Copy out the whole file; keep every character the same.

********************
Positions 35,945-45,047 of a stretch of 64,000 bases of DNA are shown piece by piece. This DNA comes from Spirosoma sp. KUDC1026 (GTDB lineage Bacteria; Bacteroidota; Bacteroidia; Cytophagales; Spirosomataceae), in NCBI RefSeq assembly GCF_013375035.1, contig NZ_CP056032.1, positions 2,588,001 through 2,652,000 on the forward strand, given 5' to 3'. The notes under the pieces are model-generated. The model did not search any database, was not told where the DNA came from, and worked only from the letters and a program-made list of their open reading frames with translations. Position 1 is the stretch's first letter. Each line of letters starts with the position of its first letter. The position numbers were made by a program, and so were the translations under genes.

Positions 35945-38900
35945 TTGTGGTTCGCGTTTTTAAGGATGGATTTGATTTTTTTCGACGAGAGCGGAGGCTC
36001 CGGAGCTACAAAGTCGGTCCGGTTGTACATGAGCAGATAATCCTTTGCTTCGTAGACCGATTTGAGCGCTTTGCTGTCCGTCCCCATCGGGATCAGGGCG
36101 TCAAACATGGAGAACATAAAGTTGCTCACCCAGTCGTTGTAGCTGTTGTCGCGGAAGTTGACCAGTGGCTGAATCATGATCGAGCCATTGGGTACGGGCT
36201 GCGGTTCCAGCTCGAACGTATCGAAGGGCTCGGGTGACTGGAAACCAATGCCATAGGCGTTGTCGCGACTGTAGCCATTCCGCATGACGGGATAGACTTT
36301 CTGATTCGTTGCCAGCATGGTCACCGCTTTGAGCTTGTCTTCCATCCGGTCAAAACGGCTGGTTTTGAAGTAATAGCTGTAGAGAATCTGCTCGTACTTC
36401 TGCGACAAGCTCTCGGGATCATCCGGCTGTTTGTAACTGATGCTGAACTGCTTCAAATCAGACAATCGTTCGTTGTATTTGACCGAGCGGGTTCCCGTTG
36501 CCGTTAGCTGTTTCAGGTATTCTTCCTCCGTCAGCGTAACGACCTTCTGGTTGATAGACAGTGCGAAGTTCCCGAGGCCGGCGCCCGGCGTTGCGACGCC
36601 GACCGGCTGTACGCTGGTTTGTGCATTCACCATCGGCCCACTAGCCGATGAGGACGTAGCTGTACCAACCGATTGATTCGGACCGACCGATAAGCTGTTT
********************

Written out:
Positions 35,945-45,047 of a stretch of 64,000 bases of DNA are shown piece by piece. This DNA comes from Spirosoma sp. KUDC1026 (GTDB lineage Bacteria; Bacteroidota; Bacteroidia; Cytophagales; Spirosomataceae), in NCBI RefSeq assembly GCF_013375035.1, contig NZ_CP056032.1, positions 2,588,001 through 2,652,000 on the forward strand, given 5' to 3'. The notes under the pieces are model-generated. The model did not search any database, was not told where the DNA came from, and worked only from the letters and a program-made list of their open reading frames with translations. Position 1 is the stretch's first letter. Each line of letters starts with the position of its first letter. The position numbers were made by a program, and so were the translations under genes.

Positions 35945-38900
35945 TTGTGGTTCGCGTTTTTAAGGATGGATTTGATTTTTTTCGACGAGAGCGGAGGCTC
36001 CGGAGCTACAAAGTCGGTCCGGTTGTACATGAGCAGATAATCCTTTGCTTCGTAGACCGATTTGAGCGCTTTGCTGTCCGTCCCCATCGGGATCAGGGCG
36101 TCAAACATGGAGAACATAAAGTTGCTCACCCAGTCGTTGTAGCTGTTGTCGCGGAAGTTGACCAGTGGCTGAATCATGATCGAGCCATTGGGTACGGGCT
36201 GCGGTTCCAGCTCGAACGTATCGAAGGGCTCGGGTGACTGGAAACCAATGCCATAGGCGTTGTCGCGACTGTAGCCATTCCGCATGACGGGATAGACTTT
36301 CTGATTCGTTGCCAGCATGGTCACCGCTTTGAGCTTGTCTTCCATCCGGTCAAAACGGCTGGTTTTGAAGTAATAGCTGTAGAGAATCTGCTCGTACTTC
36401 TGCGACAAGCTCTCGGGATCATCCGGCTGTTTGTAACTGATGCTGAACTGCTTCAAATCAGACAATCGTTCGTTGTATTTGACCGAGCGGGTTCCCGTTG
36501 CCGTTAGCTGTTTCAGGTATTCTTCCTCCGTCAGCGTAACGACCTTCTGGTTGATAGACAGTGCGAAGTTCCCGAGGCCGGCGCCCGGCGTTGCGACGCC
36601 GACCGGCTGTACGCTGGTTTGTGCATTCACCATCGGCCCACTAGCCGATGAGGACGTAGCTGTACCAACCGATTGATTCGGACCGACCGATAAGCTGTTT